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I have found some claims about trees in my graph theory text, and I am wondering if corresponding proofs can be found, as I cannot find any online or in another text.

First,

If $T_1$ and $T_2$ are subtrees of tree $T$ such that $V_{T_1} \cap V_{T_2} \neq \emptyset$, then $T_1 \cap T_2$ is a subtree of $T$.

Further, this appears to be an expansion of the above claim:

If $T_1, T_2, T_3$ are subtrees of $T$ with vertex sets $V_1, V_2, V_3$ such that $V_i \cap V_j \neq \emptyset$ for each $i, j$, then $V_1 \cap V_2 \cap V_3 \neq \emptyset$ and $T_1 \cap T_2 \cap T_3$ is a subtree of $T$.

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1 Answer 1

up vote 4 down vote accepted

A tree is a graph that is connected and does not contain any cycles. Since $T_1 \cap T_2$ is a subgraph of both $T_1$ and $T_2$, which are trees, it can obviously not contain cycles.

What remains to be shown is that $T_1\cap T_2$ is still connected. Fix two vertices $v_1, v_2$ in $T_1\cap T_2$. Obviously, we then also have $v_1, v_2\in T_1$ and $v_1, v_2\in T_2$. Furthermore, we assumed $V_{T_1}\cap V_{T_2}\neq \emptyset$. Let therefore $v$ be a vertex in $V_{T_1}\cap V_{T_2}$ (and thus also in the graphs $T_1$, $T_2$, and $T_1\cap T_2$).

Since $v_1$ and $v$ (resp. $v_2$ and $v$) are in $T_1$ (resp. $T_2$) and $T_1$ (resp. $T_2$) are connected, there is a path from $v_1$ to $v$ (resp. from $v_2$ to $v$). By combining these paths, we also have a path from $v_1$ to $v_2$.

Therefore, $T_1\cap T_2$ is connected, and because of its cycle-freeness, it is then also a tree.


For the second claim, consider this:

If we have three trees $T_1,T_2,T_3$ that are subtrees of a tree $T$ no two of which are disjoint, we can obtain elements $t_{12}, t_{13}, t_{23}$ such that $t_{ij} \in T_i\cap T_j$. Since $t_{12},t_{13}\in T_1$, $t_{12},t_{23}\in T_2$, and $t_{13},t_{23}\in T_3$, there exist paths from $t_{12}$ to $t_{13}$ within $T_1$, from $t_{12}$ to $t_{23}$ within $T_2$, and from $t_{13}$ to $t_{23}$ within $T_3$.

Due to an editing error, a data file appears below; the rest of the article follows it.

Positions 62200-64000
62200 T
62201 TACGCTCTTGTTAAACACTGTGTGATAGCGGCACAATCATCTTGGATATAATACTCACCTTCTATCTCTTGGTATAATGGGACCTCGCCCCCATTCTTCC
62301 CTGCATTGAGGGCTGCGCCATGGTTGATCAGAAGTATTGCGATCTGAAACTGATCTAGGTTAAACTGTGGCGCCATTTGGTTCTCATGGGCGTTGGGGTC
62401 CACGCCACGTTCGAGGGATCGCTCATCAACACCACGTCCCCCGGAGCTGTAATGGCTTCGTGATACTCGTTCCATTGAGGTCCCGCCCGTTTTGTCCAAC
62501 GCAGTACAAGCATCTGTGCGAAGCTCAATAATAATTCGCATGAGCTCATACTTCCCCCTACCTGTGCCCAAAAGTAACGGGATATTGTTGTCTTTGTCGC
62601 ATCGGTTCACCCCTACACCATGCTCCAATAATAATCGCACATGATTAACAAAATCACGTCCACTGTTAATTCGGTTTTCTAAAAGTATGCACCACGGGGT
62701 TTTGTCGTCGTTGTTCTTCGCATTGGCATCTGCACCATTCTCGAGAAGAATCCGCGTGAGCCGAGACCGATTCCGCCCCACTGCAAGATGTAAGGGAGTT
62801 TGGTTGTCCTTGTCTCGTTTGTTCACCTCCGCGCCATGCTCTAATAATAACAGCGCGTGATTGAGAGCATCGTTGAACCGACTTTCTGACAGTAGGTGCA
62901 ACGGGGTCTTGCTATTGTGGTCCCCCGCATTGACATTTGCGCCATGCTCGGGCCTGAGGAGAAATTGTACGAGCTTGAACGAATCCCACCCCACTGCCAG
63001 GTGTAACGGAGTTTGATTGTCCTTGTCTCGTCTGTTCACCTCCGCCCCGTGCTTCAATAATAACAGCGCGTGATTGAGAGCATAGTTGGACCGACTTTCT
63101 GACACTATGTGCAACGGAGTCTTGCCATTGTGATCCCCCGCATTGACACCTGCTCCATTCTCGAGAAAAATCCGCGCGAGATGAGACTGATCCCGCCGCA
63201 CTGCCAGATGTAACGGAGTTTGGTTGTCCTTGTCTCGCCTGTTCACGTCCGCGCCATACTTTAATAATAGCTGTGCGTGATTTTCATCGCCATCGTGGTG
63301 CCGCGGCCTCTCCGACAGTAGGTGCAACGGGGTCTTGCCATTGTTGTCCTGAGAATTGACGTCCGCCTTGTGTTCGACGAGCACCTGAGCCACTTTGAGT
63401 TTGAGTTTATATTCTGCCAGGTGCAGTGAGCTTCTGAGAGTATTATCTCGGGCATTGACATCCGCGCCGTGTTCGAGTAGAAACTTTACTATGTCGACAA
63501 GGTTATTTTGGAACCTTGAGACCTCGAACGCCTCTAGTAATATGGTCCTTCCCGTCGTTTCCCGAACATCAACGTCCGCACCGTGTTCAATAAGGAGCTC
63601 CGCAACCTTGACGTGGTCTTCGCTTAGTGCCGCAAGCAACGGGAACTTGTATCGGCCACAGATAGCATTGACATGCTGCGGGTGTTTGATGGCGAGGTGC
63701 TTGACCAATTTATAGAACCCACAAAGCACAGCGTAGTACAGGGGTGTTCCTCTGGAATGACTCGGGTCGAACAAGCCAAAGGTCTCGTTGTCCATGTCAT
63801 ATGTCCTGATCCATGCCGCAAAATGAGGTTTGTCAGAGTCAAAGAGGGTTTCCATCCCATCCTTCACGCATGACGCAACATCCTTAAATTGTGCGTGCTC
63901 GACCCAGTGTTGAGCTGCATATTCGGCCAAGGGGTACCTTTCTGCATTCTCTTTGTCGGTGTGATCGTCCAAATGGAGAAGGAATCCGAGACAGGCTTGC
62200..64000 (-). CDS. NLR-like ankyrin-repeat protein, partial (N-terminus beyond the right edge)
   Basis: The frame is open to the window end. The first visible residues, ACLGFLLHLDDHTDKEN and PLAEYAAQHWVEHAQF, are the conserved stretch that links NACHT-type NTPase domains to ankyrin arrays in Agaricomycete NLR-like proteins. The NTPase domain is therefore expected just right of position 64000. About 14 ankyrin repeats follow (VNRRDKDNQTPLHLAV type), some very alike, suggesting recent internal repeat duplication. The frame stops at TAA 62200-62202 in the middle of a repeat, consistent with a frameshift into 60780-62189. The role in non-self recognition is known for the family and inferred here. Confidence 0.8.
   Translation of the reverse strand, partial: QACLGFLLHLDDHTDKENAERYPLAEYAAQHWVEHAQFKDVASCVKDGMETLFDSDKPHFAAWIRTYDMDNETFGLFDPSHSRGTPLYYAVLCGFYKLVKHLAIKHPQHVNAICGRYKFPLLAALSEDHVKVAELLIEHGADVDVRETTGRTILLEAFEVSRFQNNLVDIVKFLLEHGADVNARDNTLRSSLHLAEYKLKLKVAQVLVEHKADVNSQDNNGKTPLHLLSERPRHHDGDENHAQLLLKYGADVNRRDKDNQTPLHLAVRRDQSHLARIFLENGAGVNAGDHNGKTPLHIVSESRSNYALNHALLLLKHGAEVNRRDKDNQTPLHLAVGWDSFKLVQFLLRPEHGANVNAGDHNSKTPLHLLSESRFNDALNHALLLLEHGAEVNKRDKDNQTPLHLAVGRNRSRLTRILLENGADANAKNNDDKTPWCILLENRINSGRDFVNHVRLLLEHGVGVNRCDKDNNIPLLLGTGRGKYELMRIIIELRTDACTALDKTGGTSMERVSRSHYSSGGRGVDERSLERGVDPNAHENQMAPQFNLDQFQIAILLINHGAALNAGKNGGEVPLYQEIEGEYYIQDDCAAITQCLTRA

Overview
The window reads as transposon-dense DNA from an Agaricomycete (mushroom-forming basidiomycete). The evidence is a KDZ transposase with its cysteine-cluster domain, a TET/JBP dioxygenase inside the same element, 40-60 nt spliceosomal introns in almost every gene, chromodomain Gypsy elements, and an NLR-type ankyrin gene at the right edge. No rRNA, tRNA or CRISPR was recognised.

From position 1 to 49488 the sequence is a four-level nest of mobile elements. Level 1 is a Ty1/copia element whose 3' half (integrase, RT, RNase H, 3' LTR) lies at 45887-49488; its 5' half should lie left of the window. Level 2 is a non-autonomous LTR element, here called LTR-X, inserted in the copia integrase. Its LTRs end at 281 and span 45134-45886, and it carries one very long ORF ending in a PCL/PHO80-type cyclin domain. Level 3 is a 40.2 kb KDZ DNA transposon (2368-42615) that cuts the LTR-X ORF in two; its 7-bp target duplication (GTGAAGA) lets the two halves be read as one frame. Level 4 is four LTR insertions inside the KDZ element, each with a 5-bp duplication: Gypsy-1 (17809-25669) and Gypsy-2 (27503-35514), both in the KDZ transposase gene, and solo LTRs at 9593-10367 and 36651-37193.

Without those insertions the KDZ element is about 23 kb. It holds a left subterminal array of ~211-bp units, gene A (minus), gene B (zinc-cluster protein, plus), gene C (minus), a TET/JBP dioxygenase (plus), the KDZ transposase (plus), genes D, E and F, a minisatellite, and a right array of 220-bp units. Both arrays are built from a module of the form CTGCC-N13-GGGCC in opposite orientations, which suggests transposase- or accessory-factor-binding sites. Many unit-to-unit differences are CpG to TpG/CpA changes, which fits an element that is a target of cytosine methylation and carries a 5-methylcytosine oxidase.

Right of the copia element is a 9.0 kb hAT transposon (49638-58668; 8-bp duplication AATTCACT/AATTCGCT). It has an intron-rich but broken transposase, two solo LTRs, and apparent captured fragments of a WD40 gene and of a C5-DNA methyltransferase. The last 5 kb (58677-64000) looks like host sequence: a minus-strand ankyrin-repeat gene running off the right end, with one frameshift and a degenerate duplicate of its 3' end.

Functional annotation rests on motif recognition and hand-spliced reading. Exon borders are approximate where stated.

Since trees are free of cycles, the path from $t_{12}$ to $t_{13}$ within $T_1$ must then be equal to that from $t_{12}$ over $t_{23}$ to $t_{13}$ and thus $t_{23}\in T_1$, and, of course, also $t_{23}\in T_2\cap T_3$ and thus the $T_1\cap T_2\cap T_3 \neq \emptyset$.

Now applying the lemma for two subtrees twice yields that $T_1\cap T_2\cap T_3$ is a tree; for a more direct approach, $t_{23}$ can play the role of the node that all other nodes must be connected to, similarly to $v$ above.

EDIT: I previously thought the second claim was false, giving an incorrect counterexample.

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It’s clearly a typo: each pair of vertex sets should have non-empty intersection. –  Brian M. Scott Mar 20 '13 at 3:17
    
Even then, I see counterexamples: consider the complete graph $K_3$ with vertices {1,2,3} and edge set {(i,j) | i,j ∈ {1,2,3}}. Choose V1={1,2}, V2={2,3}, V3={1,3}. All premises hold, but the intersection of all three vertex sets is empty. –  Manuel Eberl Mar 20 '13 at 3:20
    
Why don’t you go ahead and add that to your answer. –  Brian M. Scott Mar 20 '13 at 3:21
    
Sorry, I didn't notice the typo. Indeed it was a nonempty intersection, and I've corrected the post. –  user41419 Mar 20 '13 at 3:21

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